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The wines of South West France are inevitably overshadowed by the richness and fame of the grand crus of Bordeaux, arguably the wine capital of Europe, if not the world. And yet for the lover of wines searching away from the celebrated clarets there is much to discover and taste.

Perhaps the best known of the Appellation Controlée wines in this area is Madiran: a dark, strong flavoured red wine rich in tannin (beware your carpets if you spill it) that comes from the area north east of Pau.

Three varieties of grape go into Madiran: Cabernet Franc, Cabernet Sauvignon and the powerful Tannat, which is so much at the heart of the wine. The rules for Madiran give the vintner plenty of room for play: in theory the proportions should be between 20 and 80 per cent tannat, the rest taken up by the Cabernets. Such wide discretion allows a huge variety of madirans and you can even find wines made from 100 per cent tannat.

The `ordinary' madirans are sold - for my taste - far too young. The tannin from the tannat would allow these wines to mature gracefully over a number of years, but as always the taste of the French consumer, together with economic pressures of cash flow, mean that they reach the shelves of the supermarkets two to four years after they are made, and older years can be hard to find.

On the other hand a number of wine-makers make special cuvées, aged in oak barrels and predominant in tannat, perhaps - if they are lucky - from old, very mature vines. These are the wines that win prizes and they are sold after six or seven years, and while more expensive their greater maturity and roundness make them delicious drinking.

The Madiran area has, however, a surprise for the discerning wine-drinker: its white wines. These are known by another Appellation Controlée: Pacherenc de Vic Bilh. A curious name, but easily explained: pacherenc is vine in the old tongue, and Vic Bilh is another village in the area.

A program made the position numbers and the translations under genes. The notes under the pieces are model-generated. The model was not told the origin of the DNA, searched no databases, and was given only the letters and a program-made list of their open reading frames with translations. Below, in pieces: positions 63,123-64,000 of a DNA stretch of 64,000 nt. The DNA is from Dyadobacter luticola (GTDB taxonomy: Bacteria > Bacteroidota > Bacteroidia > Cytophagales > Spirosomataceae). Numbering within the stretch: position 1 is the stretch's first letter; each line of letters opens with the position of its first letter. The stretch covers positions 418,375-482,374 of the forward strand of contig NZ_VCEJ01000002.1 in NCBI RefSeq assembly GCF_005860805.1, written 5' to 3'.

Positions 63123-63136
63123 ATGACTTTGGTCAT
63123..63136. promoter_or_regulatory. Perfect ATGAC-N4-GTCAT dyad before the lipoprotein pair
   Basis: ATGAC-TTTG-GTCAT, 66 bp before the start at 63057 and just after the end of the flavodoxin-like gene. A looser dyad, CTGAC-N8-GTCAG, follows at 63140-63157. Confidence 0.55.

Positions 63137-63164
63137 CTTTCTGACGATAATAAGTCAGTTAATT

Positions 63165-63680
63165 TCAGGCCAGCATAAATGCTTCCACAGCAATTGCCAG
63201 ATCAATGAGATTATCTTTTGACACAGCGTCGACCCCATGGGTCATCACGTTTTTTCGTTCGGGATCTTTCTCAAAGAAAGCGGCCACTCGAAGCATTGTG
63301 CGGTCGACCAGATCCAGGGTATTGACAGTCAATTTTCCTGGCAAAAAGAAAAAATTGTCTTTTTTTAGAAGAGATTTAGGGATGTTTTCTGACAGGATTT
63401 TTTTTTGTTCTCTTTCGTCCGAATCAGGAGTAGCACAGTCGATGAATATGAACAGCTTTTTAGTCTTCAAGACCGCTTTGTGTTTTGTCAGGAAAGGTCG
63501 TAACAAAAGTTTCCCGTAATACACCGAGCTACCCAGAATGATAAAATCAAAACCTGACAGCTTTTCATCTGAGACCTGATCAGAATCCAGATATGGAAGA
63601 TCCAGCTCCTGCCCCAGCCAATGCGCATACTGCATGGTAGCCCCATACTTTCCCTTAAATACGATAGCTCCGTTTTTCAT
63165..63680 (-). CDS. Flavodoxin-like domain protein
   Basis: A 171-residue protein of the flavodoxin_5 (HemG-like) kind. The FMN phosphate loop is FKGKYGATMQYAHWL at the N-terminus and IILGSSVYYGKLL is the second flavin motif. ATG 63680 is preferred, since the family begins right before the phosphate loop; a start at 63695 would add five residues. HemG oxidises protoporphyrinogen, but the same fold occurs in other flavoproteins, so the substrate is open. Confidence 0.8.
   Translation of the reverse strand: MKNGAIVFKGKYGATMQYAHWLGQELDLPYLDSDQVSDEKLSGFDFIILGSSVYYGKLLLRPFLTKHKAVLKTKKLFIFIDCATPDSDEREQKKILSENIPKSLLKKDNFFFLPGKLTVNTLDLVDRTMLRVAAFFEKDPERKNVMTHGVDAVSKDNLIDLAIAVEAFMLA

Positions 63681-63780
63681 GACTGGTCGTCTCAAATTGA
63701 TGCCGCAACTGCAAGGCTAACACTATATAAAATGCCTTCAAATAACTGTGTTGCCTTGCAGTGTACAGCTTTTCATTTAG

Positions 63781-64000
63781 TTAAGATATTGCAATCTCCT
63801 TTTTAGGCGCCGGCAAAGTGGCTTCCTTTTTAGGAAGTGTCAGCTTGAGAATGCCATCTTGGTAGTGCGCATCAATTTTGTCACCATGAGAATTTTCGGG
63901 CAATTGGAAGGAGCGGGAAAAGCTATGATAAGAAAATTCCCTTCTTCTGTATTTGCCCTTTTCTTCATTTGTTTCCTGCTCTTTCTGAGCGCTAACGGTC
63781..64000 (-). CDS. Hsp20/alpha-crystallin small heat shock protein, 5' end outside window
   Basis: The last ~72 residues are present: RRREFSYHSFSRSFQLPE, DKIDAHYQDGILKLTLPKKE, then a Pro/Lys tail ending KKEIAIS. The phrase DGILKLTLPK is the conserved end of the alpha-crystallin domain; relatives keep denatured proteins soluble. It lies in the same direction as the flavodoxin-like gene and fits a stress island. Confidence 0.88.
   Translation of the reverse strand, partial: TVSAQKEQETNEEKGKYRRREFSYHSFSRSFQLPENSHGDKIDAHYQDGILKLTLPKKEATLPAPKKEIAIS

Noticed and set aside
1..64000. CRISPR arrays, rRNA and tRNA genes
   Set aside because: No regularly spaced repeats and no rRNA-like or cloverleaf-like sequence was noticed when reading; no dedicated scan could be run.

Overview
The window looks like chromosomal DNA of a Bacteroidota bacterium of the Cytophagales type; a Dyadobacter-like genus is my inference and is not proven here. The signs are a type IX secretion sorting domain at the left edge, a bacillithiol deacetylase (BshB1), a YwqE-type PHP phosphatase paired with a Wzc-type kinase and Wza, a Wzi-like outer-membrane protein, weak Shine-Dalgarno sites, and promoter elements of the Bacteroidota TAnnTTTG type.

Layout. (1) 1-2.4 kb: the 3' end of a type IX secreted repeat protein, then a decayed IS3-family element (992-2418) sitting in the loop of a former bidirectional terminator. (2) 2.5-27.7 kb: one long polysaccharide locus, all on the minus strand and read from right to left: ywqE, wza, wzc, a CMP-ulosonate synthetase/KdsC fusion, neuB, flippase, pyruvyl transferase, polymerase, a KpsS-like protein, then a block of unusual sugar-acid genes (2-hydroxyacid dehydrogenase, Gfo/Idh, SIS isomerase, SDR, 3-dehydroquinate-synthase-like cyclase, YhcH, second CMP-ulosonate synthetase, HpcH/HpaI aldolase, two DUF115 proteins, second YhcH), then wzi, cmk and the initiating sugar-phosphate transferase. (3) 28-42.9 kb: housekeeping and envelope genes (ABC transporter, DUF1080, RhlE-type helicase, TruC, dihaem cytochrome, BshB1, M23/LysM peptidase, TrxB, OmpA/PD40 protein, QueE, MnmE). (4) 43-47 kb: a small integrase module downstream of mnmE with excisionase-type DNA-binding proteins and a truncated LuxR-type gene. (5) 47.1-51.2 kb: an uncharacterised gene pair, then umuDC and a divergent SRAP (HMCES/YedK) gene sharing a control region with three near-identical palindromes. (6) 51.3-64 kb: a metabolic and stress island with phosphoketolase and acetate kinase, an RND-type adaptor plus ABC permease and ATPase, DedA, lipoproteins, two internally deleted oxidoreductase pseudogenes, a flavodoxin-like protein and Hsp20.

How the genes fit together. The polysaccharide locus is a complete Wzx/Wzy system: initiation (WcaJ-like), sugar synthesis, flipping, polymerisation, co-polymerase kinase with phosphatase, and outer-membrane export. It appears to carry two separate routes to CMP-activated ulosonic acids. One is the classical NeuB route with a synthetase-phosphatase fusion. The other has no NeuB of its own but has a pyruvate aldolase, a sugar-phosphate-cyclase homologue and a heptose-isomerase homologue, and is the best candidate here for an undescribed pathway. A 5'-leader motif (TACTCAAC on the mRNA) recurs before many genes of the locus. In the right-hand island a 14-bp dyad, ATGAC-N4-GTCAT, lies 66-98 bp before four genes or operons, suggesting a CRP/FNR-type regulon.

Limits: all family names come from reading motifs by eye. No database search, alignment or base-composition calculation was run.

Pacherenc comes either dry - a gentle dry, not too acid - or sweet - a delicate, glorious sweetness that does not cloy and can be easily drunk with foie gras, as the locals do, or with pudding, as the British tend to.

The Pacherenc is made from four grape varieties: Gros Manseng, Petit Manseng, Arrufiac and Petit Corbu. Again the presence of several varieties give each wine-maker the freedom to stamp his own individuality on his one, making the exploration of Pacherenc an extremely pleasant task.

South of Pau the vineyards covering the south faces of the hills between the Gave de Pau and the Pyrénées produce the white wine of Jurançon, and the red and rosé wines of the Béarn.
Jurançon, like the Pacherenc, comes both as dry and doux, though its tradition is as the sweeter wine. The dry Jurançon has been produced in more modern times for modern tastes, while the sweet wine was the wine beloved by Henri IV, France's first Protestant king who came from the area and is still fondly remembered and indeed celebrated on various wine labels for his patronage.

Jurançon is produced from similar grape varieties as the Pacherenc but here the soil can sometimes give it a more acid and slaty taste, a stronger character. Some quite delicious wines can be found, often from the smaller producers.

The reds and rosés are simply known as the Rosé (or Rouge) de Béarn. The rosé in particular is a delightful complement to the warm climate, eminently quaffable very cold on the hot and close days of summer. For the red one needs to search more diligently for the best. They are light wines, good for drinking young and not for laying down, though some wine-makers are making strenuous efforts to establish a fuller tradition.

In the far south west corner, in the shadow of the Pyrénées, lie the picturesque vine-yards of Irouleguy, the Basque's own Appellation Controlée. Irouleguy, like the Béarn wines, are rosé and red, light wines that easily accompany the spicy dishes of the area.

And still the South West has not yielded all its surprises. The wines discussed so far are all Appellation Controlée, which means that their production is strictly controlled by rules that dictate the grape variety, the vine-yards that can produce them, the quantity that can be made each year.

In the hierarchy of wine the next level `down' is VDQS - vin délimité de qualité superieur - and this is subject to less stringent regulations. But watch out! There is some wonderful drinking to be had from the white wine produced by the armagnac producers, and at lower prices. But the wine-making is no less serious: at least one producer keeps his white wine in oak barrels to produce something with strong echoes of burgundy,

Of course they are using the same grape varieties as armagnac. But hush! the regulations are less strict, and the careful observer will notice the odd Chardonnay grape growing.

Wine-making is not just standing still in the south west of France.

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